CLAIRVOYANCE AND CLAIRAUDIENCE.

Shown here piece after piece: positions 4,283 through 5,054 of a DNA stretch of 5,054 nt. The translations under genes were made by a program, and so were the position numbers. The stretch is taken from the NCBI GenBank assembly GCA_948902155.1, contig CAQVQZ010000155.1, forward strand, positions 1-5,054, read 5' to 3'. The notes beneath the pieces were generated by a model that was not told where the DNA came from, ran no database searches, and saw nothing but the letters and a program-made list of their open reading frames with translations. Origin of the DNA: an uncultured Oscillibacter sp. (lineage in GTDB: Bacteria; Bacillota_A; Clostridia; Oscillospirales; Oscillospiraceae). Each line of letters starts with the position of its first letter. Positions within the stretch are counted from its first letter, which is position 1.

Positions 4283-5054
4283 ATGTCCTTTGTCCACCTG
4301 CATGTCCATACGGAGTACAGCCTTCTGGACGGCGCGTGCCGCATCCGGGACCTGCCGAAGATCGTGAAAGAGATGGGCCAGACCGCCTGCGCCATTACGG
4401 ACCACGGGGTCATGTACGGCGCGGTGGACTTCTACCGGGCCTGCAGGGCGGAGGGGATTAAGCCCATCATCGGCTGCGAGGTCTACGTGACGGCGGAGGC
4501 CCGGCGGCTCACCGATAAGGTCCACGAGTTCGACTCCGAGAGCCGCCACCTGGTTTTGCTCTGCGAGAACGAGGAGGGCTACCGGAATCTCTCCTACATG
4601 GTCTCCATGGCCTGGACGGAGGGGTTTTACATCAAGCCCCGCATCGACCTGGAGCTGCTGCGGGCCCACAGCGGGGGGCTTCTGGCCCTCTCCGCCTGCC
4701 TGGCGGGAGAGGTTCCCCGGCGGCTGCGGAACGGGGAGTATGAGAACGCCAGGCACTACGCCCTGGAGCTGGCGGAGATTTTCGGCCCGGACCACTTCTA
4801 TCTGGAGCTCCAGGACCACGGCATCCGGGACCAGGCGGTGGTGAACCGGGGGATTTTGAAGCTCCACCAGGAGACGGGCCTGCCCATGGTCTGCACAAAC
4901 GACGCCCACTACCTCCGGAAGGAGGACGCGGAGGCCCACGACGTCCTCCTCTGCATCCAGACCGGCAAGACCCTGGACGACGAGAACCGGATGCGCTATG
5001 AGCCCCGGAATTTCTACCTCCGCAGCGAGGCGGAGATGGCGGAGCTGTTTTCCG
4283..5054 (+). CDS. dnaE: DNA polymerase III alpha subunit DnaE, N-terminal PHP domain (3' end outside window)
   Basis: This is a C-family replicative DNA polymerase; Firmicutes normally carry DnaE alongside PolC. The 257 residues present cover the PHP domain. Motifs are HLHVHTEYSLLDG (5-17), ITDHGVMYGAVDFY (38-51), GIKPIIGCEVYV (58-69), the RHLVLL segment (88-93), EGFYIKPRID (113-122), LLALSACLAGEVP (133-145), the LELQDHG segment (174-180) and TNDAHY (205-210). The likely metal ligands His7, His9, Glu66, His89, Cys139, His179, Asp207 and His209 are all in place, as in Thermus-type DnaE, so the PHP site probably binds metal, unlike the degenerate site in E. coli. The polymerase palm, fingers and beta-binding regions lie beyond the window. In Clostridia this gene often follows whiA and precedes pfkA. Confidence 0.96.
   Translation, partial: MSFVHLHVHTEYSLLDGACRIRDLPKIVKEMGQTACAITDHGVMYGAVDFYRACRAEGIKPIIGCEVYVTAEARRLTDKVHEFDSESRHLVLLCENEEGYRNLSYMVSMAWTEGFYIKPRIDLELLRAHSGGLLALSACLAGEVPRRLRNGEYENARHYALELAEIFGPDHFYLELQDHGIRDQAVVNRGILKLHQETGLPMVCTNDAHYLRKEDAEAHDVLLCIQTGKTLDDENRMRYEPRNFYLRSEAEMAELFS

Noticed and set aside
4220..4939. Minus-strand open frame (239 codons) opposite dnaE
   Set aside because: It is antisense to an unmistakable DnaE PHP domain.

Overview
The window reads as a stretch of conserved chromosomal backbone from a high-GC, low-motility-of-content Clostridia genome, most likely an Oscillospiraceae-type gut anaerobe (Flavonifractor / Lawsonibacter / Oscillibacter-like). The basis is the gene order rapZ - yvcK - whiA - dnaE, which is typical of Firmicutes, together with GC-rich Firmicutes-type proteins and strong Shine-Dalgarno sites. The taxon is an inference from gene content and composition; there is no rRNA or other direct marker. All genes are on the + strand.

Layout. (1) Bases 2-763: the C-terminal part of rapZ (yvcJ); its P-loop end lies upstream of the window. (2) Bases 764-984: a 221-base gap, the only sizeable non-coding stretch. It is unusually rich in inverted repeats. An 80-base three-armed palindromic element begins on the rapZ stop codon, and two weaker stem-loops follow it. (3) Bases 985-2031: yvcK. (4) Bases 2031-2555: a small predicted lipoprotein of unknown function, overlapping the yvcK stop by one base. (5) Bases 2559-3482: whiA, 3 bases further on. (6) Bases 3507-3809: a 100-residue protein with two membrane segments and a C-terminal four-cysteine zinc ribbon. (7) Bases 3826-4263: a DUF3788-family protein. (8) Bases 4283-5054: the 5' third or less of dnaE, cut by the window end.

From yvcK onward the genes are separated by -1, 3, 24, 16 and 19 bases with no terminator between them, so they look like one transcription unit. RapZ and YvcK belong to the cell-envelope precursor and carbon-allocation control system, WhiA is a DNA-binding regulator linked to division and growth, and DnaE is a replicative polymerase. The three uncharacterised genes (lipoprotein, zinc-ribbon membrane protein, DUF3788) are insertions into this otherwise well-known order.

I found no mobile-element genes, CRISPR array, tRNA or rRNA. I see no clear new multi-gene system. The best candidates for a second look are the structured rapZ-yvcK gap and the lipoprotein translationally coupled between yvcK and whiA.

Because they seem to be so closely akin, I will mention clairvoyance and clairaudience together. It is not strange that these words are looked upon with suspicion, in view of the fact that there are persons who advertise the pos session of these powers as a business, and who seem to place them on a level with the cheapest kind of fortune-telling. But any one who has carefully studied the matter is aware of the fact that such powers as go by the names of clairvoy ance and clairaudience do actually exist. As to what the explanation of these facts may be, no one, I suppose, is as yet in a condition to determine. Every one who is familiar with these matters is aware that visions and voices both may be mere hallucinations. It is not this kind of phenomena that I have in mind. I refer rather to those cases where persons do really see without the ordinary use of the eyes, and hear without the ordinary use of the ears. For example, to make the matter specific and concrete, I know of a woman who, lying in her bed and being perfectly blind, sees people coming on the street, and tells her friends about them, saying that when they call, she either does or does not wish a personal interview. Cases like this are repeatedly verified. This same woman will take a sealed letter in her hands, or perhaps hold it above her head, and read the contents. In some cases this is not telepathy, be cause the contents of the letter are such as nobody on the face of the earth is familiar with. Special experiments to determine this latter point have been car ried out, and the results have been success ful. Similar things are true concerning clairaudience; but these matters need not be gone into in further detail.